How to shut down the anti-blogger in you and start writing

Staring with the empty digital page of this first article on this blog, I can remember the talk Chris Lema gave at #WCUS 2016 just two days ago.

I was front row seat, streamed the whole deal on Facebook and at the same time was thinking about why don’t I start blogging in English, for everyone out there to read what I have to say.

That immediately brought the negative side of me, the lazy anti-blogger to speak into my ears and say I already do enough. Too much even.

I don’t need to start writing. When will I have the time? And if I write, when and how will I find the energy to do my daily duties as a social media specialist?

The struggle is real and I have been talking to many others in my field who agree that for the most part, being a social media manager or consultant involves so much thinking, strategy, educating customers and even travel (if you also do events/community), that one hardly finds the time to actually write about their social media strategy, favorite platforms, campaigns and such.

Sitting in the room and listening to Chris Lema say that you need to write and publish constantly in order to become better at what you write, but also at what and how you think, made me realize that there were many conversations I had with people in the past two years of traveling the world as a brand evangelist and social media specialist for Sucuri, that could easily have been turned into blog-posts.

The very next day at #WCUS the history repeated itself with Joost de Valk (Yoast CEO) challenging attendees to write. Good or bad, write. As often as possible.

Content that could have helped others find answers or allow me to get in touch and pass on my questions to more experienced social media experts, who could help me in return.

As everyone else in this field, I guess, I’m pretty busy with daily tasks, travel, family and trying to also learn and read as much as possible about the ever changing, fast-paced world of social media.

But I will try to write a weekly blogpost here about the things I care about, mostly social media, and I’m inviting you all to help along with comments and questions.

Feedback, good or bad, is what moves and shapes us as creators of content, so I will be needing lots of that. Be gentle though, will ya? 🙂

What stops us from writing?

Looking at yourself, what stops you from writing?Click To Tweet

I will try to jump-start a list here and please add your own to the list, I am sure you’ve been in a situation when the anti-blogger in you said “you’ve got enough on your plate, go to bed” or “you’re already too tired for today, you’ll write tomorrow better if you get some sleep now”. And it never happens, you never get to actually write.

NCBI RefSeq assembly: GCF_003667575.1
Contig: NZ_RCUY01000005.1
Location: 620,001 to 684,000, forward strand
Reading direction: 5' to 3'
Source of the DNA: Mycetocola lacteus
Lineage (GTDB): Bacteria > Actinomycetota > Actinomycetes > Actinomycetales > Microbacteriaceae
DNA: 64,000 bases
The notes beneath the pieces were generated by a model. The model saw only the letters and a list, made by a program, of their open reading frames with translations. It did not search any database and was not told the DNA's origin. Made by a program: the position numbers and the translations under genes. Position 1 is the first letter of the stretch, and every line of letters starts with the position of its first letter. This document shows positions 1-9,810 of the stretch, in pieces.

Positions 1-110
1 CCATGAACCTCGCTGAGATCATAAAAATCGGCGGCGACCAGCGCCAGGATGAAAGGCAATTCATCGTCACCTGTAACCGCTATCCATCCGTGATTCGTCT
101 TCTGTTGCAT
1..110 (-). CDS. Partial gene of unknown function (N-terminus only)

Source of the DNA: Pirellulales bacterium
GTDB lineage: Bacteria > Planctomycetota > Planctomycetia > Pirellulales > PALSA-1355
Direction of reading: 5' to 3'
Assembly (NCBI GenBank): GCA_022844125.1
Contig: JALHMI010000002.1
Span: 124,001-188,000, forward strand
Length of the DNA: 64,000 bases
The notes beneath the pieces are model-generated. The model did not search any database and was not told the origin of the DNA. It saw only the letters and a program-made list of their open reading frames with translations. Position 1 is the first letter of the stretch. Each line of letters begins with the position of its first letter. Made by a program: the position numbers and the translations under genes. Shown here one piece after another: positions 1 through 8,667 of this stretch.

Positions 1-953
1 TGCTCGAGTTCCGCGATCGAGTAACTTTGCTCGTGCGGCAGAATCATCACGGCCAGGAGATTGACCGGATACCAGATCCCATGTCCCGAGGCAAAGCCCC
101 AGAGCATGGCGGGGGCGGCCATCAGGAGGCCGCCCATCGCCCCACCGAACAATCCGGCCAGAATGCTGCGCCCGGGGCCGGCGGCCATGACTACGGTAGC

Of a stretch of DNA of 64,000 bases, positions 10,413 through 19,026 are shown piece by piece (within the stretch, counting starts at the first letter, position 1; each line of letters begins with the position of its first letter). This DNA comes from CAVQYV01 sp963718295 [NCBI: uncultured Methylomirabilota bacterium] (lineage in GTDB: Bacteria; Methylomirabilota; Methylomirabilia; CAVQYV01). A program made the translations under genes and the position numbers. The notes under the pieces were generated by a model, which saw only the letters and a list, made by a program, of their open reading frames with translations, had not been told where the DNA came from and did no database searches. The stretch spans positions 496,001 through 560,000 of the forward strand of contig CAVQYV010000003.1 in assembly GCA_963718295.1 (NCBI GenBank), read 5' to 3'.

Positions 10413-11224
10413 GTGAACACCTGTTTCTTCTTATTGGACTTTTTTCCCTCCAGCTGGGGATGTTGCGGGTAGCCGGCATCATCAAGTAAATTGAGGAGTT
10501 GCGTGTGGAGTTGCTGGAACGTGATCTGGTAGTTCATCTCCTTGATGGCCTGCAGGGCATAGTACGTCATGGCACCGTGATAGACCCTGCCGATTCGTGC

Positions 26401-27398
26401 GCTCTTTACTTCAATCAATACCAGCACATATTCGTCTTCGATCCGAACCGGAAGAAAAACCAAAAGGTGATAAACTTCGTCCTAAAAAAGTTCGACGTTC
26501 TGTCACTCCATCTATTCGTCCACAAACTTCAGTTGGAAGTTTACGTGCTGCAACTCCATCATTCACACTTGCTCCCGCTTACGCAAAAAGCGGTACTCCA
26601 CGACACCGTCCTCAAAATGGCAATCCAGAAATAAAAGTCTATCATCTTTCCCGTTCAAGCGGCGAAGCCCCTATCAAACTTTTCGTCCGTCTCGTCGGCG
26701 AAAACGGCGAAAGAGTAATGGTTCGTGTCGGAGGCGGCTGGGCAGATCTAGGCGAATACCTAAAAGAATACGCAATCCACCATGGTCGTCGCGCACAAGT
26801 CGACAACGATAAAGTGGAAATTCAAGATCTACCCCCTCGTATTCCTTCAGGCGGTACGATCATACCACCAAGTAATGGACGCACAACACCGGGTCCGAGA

So here we go:

  • it is too late in the day, I need sleep
  • it is too early, I want to sleep a little longer
  • I don’t know enough about the topic
  • I don’t have time today, although the topic is hot and few people (if any) wrote about it, I’ll write tomorrow
  • what is they will laugh at me?
  • add yours in a comment below

American Airlines Flight AA728 incident

I was writing the list above as I was still aboard flight #AA728, which departed Philadephia at around 9:15PM. I felt tired so I tried to get some sleep.

I woke up to children crying and adults in distress. Apparently there was a smell of smoke in the plane, coming from an oven. The crew diverted the plane back to Philadelphia to be inspected and then a plane swap was decided.

It meant that we waited another 2 hours before we could get on the replacement plane and start our journey to London. I talked to NBC about the entire incident here.

I highly praise the professionalism and politeness of the entire American Airlines crew, on board and on the ground.

I know that people follow other people, so this is why I was most impressed with the manager of customer support, who had an awesome reaction to the obvious distressed passengers, when he politely asks people to:

During my interview I spoke with the journalist about Twitter and gave some tips on how to increase your followers base on this platform, which I will describe in detail in an upcoming article.

Back to #WCUS

WordCamp US 2016 (#WCUS) was another occasion to meet old friends from the WordPress community and make new ones.

We took selfies and tweeted together, we discussed life, politics, tech, WordPress and dreams. We smiled and did karaoke. We ate tasty Philly food and walked the streets of this historic American cradle of democracy.

I will not go into a detailed recap of what happened at WordCamp US 2016, because you can read that on some of the places that already published recaps, such as ManageWP or

WCUS Contributor Day

As I have been doing for the past 2 years for every WordCamp I attended, I participated in the Polyglots team:

For the next two years, WordCamp US moves to Nashville and I will be delighted to meet you there. Does anyone already know they will be there?


  1. Thanks for the article, OMG on that plane situation!!!
    Glad to hear everyone is ok.

  2. Great post! This hits home for me.

    I have trouble blogging because I procrastinate and make excuses to avoid getting started, or I endlessly fiddle with small adjustments to the post.

    The problem is that I focus on the PRODUCT – the perfect, finished blog post – instead of the PROCESS of writing it.

    The only way to succeed is to accept failure as part of the journey, getting wiser each time you try.

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